Cars seem to be getting more and more expensive, with the rise in fuel costs and now the EU suggests that women may be expected to pay more for their insurance.
The European Court of Justice (EJC) has expressed the opinion that the way companies charge men and women different amounts for insurance products could contravene anti-discrimination laws.
The Advocate General has argued that offering cheaper premiums to women could be illegal even though women make fewer claims, cause less accidents and, statistically, make less expensive claims.
“If the Advocate General’s view became enshrined in EU law this would be grossly unfair on young women,” said Nigel Lacy, the co-founder of Young Marmalade – the specialist young person’s insurance provider.
“There is a minority of young male drivers who are increasing the cost of insurance for all road users. Statistics from the Department of Transport indicate that one third of all the men killed or seriously injured on the roads are less than 25 years-of-age,” said Mr Lacy.
“Those under 21 were ten times more likely to have an accident than the over 30s. The cost of their claims is more than three times more expensive than the older age group.”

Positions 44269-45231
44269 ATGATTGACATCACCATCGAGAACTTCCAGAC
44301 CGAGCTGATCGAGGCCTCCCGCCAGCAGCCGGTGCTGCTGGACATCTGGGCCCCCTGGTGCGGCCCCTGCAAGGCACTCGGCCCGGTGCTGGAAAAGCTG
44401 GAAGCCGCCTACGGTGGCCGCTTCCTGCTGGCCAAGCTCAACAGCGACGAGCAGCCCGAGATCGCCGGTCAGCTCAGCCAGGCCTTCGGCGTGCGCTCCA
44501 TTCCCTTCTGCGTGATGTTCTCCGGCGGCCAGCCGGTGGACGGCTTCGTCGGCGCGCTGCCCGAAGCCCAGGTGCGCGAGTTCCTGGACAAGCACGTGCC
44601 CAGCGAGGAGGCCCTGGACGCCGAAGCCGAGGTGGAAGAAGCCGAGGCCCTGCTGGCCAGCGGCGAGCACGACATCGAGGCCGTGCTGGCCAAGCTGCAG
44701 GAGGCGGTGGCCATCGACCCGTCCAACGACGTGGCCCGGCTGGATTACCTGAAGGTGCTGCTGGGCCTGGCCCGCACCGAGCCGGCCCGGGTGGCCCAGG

The AA released shocking figures that demonstrated that car insurance had risen by 40.5 per cent over the last year. But the premiums for males aged between 17 and 22 had rocketed by over 46.6 per cent to an eye watering £2,457.
“But averaging prices over a 5 year age range hides the truth that insurance for 17 year old males is more than double this figure, which is pricing many young drivers out of the market or they simply drive without insurance,” added Mr Lacy.
Currently, a young woman in the 17 to 22 age group can expect to pay about £1,400. If the EJC decided that this was discriminatory this discount would disappear and the cost of insuring young male drivers would be distributed throughout the whole industry.